Just by reading this title you probably have guessed that I am a big Star Wars Fan. We are a special breed, one that grew up with the movies and who like to complain about changes to the original saga. I will save you from my opinion on whether Han truly shot first or not, but as the last movie of the Star Wars franchise was released, I cannot help but notice some parallels between the journey of a Jedi and the work of an IRB professional working with single IRB studies.
A Jedi in these movies is a reluctant student, one forced to learn the ways of the Force due to the circumstances, but who appreciates the need and enjoys the hard work. Similar to a Jedi, a lot of single IRB professionals are placed on their roles to fill a void and have to gain a high level of expertise really fast! The movies show that one of the main issues of a Jedi during training is lack of clear information, in their case because their mentor gets killed in the first of three movies. Hopefully, this is not a parallel we share in common with the Jedi, but an sIRB professional may feel as though “their mentor has died” if they do not have a lot of experts around to rely on; as the field is relatively new, they may even find they are, effectively, the “expert” at their institutions. Communication is important in general, but it is crucial for single IRB professionals, who have to navigate different laws from (sometimes) several states and consider different ways to review the same study, as it varies per institution polices and procedures.
As in the case of a Jedi, sometimes there are other impediments for effective communication. For example, a Jedi may encounter a faulty robot or a broken communication device. The single IRB professional may get their information through a research coordinator who, despite not being new to research, is new to the sIRB arena. As explained by John Heldens and Carissa Minder during their presentation at the 2019 Advancing Ethical Research Conference (AER19) (“The Etiquette and Necessity of Communication in the Single IRB World”), sometimes it is important to just take control and contact the other IRB directly to avoid additional confusion with the process. You could easily be involved in a Catch-22 scenario when (as was the example in this presentation) a relying IRB will not provide local context information until the reviewing IRB issues a site approval memo, but the reviewing IRB cannot provide the memo without local context information from the relying IRB. This is so easily resolved with clear communication!
A Jedi is always encountering challenges along the way. I think we can all agree that this is the experience for single IRB professionals. This started early with the release and application of the single IRB mandate at each institution. The regulation and the transition provision caused some concerns, especially for studies that have been ongoing for some years. Thankfully, OHRP released an exception document, to our great relief as alleviates administrative burden. Other challenges involve the study team themselves; some study teams and principal investigators may not want to “delay the process”, as they see it, by having IRBs communicate with each other. They may not understand why the IRB is asking a lot of questions or asking them to fill out form after form. A Jedi is resourceful, finding ways to improve their environment and ensuring that they are following the right path. As we are all still learning these new ways of the single IRB process, IRB professionals have found better ways to get the information they need to create their approval memos—by creating databases to ensure they save the information in a more effective way, among other initiatives.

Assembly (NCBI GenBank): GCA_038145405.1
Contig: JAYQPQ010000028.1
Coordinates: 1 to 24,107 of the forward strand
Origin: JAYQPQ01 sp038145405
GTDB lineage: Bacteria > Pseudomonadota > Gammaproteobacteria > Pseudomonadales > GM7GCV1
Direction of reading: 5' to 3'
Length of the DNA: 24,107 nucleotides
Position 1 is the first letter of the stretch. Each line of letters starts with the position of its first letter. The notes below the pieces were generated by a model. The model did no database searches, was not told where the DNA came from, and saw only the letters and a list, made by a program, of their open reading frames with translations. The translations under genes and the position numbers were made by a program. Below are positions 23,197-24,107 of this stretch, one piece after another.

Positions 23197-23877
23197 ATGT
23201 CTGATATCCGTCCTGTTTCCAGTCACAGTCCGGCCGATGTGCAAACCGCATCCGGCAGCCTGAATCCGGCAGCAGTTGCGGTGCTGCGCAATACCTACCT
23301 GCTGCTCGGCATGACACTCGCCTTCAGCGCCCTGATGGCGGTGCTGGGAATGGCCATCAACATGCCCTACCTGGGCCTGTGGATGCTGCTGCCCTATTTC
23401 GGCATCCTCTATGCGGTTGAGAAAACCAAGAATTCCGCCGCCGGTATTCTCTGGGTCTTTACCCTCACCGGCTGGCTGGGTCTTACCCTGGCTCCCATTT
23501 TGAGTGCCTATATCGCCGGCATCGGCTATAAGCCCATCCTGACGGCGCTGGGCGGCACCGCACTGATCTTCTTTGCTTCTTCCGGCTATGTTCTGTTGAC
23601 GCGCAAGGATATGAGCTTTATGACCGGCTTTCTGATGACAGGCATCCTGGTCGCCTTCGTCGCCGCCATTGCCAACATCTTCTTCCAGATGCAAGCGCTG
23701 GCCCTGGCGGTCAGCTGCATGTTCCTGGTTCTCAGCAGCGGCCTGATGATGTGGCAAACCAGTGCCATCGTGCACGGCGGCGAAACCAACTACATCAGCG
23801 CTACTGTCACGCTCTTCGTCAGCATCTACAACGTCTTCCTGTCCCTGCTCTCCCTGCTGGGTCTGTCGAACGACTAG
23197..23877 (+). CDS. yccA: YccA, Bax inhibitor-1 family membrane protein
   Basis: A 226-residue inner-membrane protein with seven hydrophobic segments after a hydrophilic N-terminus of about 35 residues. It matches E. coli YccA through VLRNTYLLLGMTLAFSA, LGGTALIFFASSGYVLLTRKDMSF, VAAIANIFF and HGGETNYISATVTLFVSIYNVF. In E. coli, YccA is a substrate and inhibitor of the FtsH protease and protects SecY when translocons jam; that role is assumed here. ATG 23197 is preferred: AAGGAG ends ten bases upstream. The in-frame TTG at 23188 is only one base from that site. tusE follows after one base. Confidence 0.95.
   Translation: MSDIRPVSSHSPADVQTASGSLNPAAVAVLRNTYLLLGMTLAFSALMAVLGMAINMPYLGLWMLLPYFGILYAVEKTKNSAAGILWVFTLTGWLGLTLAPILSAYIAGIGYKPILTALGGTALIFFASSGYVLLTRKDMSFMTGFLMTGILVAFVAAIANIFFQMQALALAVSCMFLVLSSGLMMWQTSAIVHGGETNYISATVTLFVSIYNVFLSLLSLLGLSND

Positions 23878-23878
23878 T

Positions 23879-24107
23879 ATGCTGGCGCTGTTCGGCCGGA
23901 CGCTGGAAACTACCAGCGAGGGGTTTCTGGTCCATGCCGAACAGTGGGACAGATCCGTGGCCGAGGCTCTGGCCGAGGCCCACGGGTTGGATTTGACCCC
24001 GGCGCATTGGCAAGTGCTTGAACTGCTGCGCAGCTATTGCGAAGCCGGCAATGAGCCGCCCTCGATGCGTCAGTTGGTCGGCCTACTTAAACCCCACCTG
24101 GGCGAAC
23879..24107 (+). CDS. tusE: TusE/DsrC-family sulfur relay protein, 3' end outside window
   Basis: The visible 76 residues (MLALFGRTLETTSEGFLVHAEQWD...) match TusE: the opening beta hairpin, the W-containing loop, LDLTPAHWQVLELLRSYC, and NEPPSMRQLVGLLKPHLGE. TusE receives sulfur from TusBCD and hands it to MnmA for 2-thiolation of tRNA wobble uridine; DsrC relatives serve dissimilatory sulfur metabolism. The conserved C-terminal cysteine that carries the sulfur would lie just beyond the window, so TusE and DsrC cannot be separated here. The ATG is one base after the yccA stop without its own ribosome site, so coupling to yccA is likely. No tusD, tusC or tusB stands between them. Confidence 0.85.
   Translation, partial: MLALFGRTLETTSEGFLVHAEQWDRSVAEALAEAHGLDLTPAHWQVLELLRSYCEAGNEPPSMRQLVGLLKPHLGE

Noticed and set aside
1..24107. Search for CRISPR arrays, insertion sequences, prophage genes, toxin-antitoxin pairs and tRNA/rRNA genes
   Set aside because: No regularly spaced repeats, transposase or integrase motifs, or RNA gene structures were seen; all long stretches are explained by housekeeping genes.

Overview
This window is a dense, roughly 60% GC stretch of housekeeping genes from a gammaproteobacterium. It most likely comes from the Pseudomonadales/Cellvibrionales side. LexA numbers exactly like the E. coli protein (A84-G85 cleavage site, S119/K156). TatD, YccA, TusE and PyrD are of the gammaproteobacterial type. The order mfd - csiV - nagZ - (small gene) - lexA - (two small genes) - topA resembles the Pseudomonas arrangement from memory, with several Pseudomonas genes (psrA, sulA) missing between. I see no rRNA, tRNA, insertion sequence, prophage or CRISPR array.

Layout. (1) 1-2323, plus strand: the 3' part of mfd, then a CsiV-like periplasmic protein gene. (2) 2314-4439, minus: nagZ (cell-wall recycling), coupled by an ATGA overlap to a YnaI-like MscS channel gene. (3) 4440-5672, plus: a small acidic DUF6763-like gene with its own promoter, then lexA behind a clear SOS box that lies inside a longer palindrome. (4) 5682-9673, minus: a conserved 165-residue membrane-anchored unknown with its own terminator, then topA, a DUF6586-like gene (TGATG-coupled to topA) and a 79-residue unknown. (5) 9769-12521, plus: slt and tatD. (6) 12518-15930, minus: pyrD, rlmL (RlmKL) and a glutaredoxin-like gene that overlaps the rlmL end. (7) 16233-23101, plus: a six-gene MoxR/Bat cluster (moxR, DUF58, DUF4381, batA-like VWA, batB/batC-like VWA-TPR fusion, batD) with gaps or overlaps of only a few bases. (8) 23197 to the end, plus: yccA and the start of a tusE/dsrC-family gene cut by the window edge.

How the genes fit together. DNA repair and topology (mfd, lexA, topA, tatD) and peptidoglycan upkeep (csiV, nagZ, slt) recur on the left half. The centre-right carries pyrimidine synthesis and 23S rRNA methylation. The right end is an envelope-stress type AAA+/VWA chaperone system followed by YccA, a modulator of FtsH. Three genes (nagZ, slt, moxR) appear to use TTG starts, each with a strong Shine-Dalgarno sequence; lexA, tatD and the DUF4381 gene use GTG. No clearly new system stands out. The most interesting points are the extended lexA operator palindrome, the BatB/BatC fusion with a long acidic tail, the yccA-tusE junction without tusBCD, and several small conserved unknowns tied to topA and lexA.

I, for one, am a fan of the single IRB professionals who are helping all of us being complaint with changing regulations, and who are brave in taking on these tasks with what I can only describe as a Jedi’s determination! It was great to meet so many other professionals at AER19 and to learn from them, with the goal of all of us being successful in facilitating human subjects research.
Are you also a Star Wars fan? Did you enjoy exploring human subjects protections challenges through the lens of pop culture? Check out the SBER19 session that covered a similar topic, A08 – May the Revised Common Rule Force Be With You: How to Become a Review Jedi.
Maria G. Davila MD, CCRC, MA (Bioethics), is the Associate Director for Emory University IRB. She joined the IRB in August 2010. Maria is the team leader of the QA and Education team, which is in charge of auditing Emory IRB approve research studies and reviewing reportable events applications. Her team is responsible for providing federal regulations and P&P education to the Emory research community, IRB Staff, and IRB members. Under Maria’s leadership, the IRB Education and QA team have developed several guidance documents and worksheets and started educational, monthly webinars to provide up-to-date information to the Emory research community.
Before joining the IRB, she worked as a research associate for the Department of Orthopaedics for six years. During this time, Maria worked in a diverse range of studies, going from minimal risk studies up to Phase I research trials; helped with the development of quality assurance procedures for their research projects; and was the microsurgery instructor for residents and fellows. Maria has a foreign medical degree from Ecuador and a Master’s in Bioethics at Emory University.